Duke spokesman Randy Wheeless told CJ that the agreement between Duke and Google is a private business contract and the details will not be made public. A Google representative also told CJ the company would not share the details of its power consumption at the Lenoir complex nor the details of its agreement with Duke.
Wheeless also told CJ that a lot of interest has been expressed in the Green Source Rider program, and he expects more agreements in the future with companies that want to support renewable energy projects.
The solar facility
Rutherford Farm LLC submitted an “Application for a Certificate of Public Convenience and Necessity and Registration as a new Renewable Facility” to the North Carolina Utilities Commission in May 2013. The facility will be located on Ferry Road, five miles south of Forest City.
“The maximum gross power production capacity of the Facility will be 74.8 MW, and the projected maximum net power production capacity is 74.426 MW. Solar is an intermittent energy source, and therefore, the maximum dependable capacity is 0 MW,” according to the application.
The application stated the electricity generated will be sold to Duke Energy, but the projected annual sales are “filed under seal” because “it constitutes confidential and proprietary information.” The commission approved the project in March 2014.
In April 2015, an attorney for Rutherford Farm filed papers with the commission placing the project under the ownership of a new entity named Cypress Creek Renewables, a California-based company.
In August 2015, Duke filed with the Utilities Commission a copy of its power purchase agreement with Rutherford Farm, but the details are not available to the public.
“The agreement represents months of negotiation with the QF [qualifying facility]. Public disclosure would impair DEC’s [Duke Energy Carolinas’] ability to negotiate future purchased power agreements on favorable terms because future sellers would know what rates, terms, and conditions DEC is willing to accept and would begin their negotiations from that point,” the transmittal letter stated.
The size of the project has been reduced from 74 MW to 61 MW, according to Google.
CJ contacted Cypress Creek Renewables representative Michael Cohen, seeking more information about the status of the solar facility. Cohen confirmed that construction has not started and asked that CJ submit questions by email.
CJ asked Cohen to confirm the megawatt capacity of the facility along with the expected start and finish dates. CJ also asked if the Dec. 31, 2015, expiration of the state’s 35 percent income tax credit for renewable energy projects would affect the future of this project. At press time, Cohen had not responded.
Google’s Lenoir data center
Google’s data center in Lenoir became operational in 2007. A third building is nearing completion. In early December when CJ visited the site, it appeared that Google was operating or testing two backup diesel generators at the new building.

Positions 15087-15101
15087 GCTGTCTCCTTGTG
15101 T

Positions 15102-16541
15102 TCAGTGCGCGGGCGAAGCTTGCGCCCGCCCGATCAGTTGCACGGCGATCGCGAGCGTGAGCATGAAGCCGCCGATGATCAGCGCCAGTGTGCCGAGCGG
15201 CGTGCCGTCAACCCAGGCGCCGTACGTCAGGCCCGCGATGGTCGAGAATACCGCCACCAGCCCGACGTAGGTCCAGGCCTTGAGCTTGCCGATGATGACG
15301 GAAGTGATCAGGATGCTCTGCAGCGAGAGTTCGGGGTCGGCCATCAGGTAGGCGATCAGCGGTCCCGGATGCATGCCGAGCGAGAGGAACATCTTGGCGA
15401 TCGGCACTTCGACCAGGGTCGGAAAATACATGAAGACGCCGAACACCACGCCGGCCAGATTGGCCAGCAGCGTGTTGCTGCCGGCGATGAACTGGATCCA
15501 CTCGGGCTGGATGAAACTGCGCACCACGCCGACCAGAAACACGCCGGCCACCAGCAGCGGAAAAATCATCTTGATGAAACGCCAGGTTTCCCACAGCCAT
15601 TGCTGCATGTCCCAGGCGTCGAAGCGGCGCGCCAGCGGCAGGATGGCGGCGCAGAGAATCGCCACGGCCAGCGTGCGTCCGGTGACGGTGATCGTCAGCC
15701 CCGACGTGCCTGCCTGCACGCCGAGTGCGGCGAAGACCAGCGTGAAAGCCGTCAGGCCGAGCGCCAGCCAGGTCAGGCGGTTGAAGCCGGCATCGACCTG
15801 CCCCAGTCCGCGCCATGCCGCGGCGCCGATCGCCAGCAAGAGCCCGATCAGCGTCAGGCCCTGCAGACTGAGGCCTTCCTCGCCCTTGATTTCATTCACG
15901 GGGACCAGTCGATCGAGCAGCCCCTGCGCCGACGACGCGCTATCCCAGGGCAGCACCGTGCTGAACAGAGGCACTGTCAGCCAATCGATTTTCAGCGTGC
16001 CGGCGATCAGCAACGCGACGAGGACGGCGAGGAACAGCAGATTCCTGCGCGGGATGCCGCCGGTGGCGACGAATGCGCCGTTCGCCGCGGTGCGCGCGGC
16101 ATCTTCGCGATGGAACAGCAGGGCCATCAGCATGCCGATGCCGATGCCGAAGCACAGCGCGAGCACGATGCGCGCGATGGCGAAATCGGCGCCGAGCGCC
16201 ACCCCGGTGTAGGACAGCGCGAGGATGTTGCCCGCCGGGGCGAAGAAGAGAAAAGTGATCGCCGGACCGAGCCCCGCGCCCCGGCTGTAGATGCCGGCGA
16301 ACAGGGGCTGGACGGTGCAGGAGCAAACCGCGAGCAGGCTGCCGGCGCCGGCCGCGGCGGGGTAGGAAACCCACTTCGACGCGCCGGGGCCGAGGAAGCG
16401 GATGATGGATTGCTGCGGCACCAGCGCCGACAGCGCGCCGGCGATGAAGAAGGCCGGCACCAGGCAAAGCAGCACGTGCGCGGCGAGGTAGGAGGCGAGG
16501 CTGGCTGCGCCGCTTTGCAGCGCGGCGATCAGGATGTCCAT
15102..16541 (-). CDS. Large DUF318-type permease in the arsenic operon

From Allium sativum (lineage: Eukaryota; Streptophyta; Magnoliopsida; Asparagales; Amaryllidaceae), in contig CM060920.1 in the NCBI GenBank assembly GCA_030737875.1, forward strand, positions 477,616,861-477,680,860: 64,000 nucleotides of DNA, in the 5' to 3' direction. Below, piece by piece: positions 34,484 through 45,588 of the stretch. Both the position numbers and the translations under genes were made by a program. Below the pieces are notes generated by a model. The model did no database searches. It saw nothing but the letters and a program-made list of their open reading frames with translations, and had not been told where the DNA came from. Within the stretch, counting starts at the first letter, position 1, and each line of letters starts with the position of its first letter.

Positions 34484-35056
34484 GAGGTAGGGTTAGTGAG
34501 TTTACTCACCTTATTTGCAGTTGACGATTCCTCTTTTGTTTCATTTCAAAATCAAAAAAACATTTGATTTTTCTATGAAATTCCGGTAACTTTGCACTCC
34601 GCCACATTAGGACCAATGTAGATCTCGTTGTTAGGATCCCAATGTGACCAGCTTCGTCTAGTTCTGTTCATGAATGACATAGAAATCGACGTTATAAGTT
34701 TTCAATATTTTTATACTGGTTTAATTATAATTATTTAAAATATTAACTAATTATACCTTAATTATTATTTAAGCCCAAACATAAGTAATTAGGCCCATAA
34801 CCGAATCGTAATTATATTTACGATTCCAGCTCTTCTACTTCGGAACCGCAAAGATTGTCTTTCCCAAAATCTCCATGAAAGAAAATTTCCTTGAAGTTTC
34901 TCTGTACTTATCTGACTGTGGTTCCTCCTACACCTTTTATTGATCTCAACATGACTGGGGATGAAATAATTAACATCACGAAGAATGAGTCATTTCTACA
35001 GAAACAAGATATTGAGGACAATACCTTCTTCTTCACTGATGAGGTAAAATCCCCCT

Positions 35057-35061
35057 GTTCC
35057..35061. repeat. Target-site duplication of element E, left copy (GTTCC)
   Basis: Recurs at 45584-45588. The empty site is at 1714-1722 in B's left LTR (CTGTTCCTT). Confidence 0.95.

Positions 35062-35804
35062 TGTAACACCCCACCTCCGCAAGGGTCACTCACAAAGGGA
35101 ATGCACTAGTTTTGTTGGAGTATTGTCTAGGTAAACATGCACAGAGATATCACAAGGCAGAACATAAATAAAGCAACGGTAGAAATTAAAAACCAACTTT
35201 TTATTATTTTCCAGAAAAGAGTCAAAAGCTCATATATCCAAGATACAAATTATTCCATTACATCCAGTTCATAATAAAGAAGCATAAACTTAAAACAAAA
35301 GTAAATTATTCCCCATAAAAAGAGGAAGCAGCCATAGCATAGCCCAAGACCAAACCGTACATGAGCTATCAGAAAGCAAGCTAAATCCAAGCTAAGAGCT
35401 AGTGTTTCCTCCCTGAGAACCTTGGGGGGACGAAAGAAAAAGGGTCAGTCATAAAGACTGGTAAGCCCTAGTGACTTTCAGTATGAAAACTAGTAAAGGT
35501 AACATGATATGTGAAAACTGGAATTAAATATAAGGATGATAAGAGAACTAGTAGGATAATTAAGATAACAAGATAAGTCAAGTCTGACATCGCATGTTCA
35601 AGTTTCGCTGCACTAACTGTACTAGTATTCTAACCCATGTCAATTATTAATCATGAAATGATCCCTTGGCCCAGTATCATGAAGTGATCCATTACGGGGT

Google officials will not reveal the estimated electrical demand in megawatts, the annual megawatt hours the new building will consume, or the capacity of the diesel generators connected to each building.
Facebook sour on N.C.?
While Duke’s new program meets the approval of Google, the program may not be enough for Facebook, a company that has a major data center in Forest City.
Covering the December Paris climate change summit for the Raleigh News & Observer and other publications, Justin Catanoso, director of journalism at Wake Forest University, reported that Facebook’s sustainability chief, Bill Weihl, stated during a panel presentation that his company would be unlikely to expand in North Carolina “because of new legislative policies that back away from support for renewables,” Catanoso wrote.
Catanoso cited the expiring tax credit for renewable energy as one of the state’s “legislative policies.”
“We are only considering states with strong policies and a determination to produce renewable energy,” Weihl said.
An aerial photo taken by CJ on Dec. 8, the date Catanoso’s article was published, indicates construction at the location started recently. An employee of the Forest City building inspections office told CJ that Facebook applied for a building permit in October but site preparation work had started.
CJ sought clarification from Facebook’s media office. A spokesman said the company has broken ground for the expansion in Forest City, and the project should be complete in 18 months. When asked about Weihl’s comments in Paris, he said the company had no comment on those reported remarks.
Don Carrington is executive editor of Carolina Journal.